Sharp like a razor’s edge, the sages say,
Is the path, difficult to traverse.’ — Yama to Nachiketa; Katha Upanishad
You’ve probably heard the saying that the spiritual path is ‘just like a razor’s edge’. Already the Upanishadic sages spoke about the difficulties of negotiating the spiritual path, and I’ve heard numerous teachers talk about this, too. In the past, I’ve always taken this to mean that it’s a hard path, but without necessarily understanding why or without having a direct experience of the razor’s edge. I’d also often heard that Gurus test their disciples rigorously before bestowing higher teachings and often wondered what these tests actually consist of.
Recently, towards the end of a three month long anusthan (intensive practice of a particular sadhana), I had a first-hand experience of such a test by a spiritual Master and it truly and perhaps for the first time made me fully understand the famous saying. Without going into too many details, let’s just say that my resolve and my commitment to my spiritual path were rigorously tested with a life situation that had all of the abilities to distract me and throw me off-balance. This experience led me to reflect on the spiritual path as a razor’s edge and why these tests are posed to us by the Masters.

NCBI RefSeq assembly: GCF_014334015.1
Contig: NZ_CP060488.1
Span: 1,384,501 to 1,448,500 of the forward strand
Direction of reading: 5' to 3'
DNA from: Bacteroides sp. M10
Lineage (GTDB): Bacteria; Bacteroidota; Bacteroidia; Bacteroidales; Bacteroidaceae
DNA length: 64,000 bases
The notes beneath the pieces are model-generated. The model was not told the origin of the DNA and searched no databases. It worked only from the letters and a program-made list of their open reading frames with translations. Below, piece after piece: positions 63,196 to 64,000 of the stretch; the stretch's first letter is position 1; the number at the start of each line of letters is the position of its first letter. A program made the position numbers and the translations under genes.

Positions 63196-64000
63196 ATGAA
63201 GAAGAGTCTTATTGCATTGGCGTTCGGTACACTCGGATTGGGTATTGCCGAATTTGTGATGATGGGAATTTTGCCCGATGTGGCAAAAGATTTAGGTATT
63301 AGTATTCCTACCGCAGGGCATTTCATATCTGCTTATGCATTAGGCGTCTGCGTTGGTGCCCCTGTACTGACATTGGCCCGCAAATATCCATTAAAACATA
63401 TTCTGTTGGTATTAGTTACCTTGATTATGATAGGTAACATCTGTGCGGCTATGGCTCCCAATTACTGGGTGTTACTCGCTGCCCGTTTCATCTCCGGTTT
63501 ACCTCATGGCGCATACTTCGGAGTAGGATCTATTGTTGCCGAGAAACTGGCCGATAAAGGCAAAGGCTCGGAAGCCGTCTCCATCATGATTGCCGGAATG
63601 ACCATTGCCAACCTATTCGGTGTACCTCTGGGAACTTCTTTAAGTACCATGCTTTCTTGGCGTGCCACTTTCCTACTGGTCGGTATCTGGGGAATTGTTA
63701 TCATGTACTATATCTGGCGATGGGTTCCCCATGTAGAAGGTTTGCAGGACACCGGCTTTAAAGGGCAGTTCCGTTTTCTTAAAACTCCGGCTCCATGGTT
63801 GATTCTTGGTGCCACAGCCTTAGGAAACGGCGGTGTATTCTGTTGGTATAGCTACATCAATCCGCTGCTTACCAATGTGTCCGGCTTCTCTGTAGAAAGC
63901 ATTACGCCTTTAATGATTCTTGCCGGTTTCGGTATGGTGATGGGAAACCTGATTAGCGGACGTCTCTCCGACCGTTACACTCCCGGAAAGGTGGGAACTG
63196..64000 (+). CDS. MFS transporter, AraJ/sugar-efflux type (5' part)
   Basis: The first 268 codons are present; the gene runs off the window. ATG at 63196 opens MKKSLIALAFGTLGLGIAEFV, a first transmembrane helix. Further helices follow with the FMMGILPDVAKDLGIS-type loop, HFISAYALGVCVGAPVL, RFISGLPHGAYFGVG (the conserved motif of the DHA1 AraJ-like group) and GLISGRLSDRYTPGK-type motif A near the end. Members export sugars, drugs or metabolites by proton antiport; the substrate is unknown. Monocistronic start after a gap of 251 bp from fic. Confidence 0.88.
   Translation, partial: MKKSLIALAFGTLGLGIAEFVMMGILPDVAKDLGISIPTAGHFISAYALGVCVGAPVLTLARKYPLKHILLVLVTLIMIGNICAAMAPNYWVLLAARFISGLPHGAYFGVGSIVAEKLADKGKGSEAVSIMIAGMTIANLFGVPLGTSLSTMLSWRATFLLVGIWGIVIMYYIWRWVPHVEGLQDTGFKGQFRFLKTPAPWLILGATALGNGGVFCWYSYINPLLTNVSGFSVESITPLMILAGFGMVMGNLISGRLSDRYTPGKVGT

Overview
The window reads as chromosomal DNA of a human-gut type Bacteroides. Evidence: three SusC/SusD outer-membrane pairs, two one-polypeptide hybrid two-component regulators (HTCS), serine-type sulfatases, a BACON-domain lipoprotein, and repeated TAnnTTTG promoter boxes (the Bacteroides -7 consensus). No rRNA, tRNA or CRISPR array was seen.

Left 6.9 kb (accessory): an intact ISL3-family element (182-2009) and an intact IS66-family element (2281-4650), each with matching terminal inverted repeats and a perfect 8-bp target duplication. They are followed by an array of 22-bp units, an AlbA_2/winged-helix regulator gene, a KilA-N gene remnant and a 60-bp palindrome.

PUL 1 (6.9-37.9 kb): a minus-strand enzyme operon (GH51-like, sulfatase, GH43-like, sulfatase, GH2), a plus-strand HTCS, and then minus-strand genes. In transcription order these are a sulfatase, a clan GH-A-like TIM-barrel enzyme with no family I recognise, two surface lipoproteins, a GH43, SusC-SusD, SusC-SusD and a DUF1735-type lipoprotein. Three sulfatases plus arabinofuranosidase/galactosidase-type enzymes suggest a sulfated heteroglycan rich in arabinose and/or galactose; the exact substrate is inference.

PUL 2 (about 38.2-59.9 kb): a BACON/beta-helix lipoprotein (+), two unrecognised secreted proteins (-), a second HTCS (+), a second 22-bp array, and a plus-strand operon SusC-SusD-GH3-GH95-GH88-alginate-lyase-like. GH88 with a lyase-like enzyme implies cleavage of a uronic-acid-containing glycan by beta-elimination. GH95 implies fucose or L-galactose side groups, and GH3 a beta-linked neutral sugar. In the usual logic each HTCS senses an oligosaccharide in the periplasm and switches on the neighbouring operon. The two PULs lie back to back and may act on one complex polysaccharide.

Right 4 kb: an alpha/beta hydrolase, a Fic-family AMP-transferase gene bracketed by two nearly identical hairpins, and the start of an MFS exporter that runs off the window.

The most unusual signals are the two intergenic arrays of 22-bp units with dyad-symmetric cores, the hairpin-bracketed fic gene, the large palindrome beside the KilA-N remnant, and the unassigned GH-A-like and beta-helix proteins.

Indeed, why are the Masters testing us? Shouldn’t it be enough that we’re already on the spiritual path and shouldn’t they support us rather than throwing tests and obstacles our way? Alas, it’s not that simple. The Masters, in their boundless love and commitment to seeing us grow, are doing this to test our focus and our ability, to see whether we are serious and actually worthy of the higher teachings. To be worthy means having developed sufficient willpower to withstand the many distractions and temptations that flank the path and that can so easily destroy all of our spiritual attainments. In yogic terms, this is called vairagya, and it literally means dispassion. Nachiketa in the Katha Upanishad demonstrates vairagya par excellence when he refuses everything that Yama, the Lord of Death offers him – riches, beautiful women, fame, a long life – in order to learn what really matters to him: the secret of death. Yama tries to dissuade him with many worldly temptations until he is finally satisfied that Nachiketa is a worthy student filled with nothing but the burning desire for liberation, and thus agrees to teach him.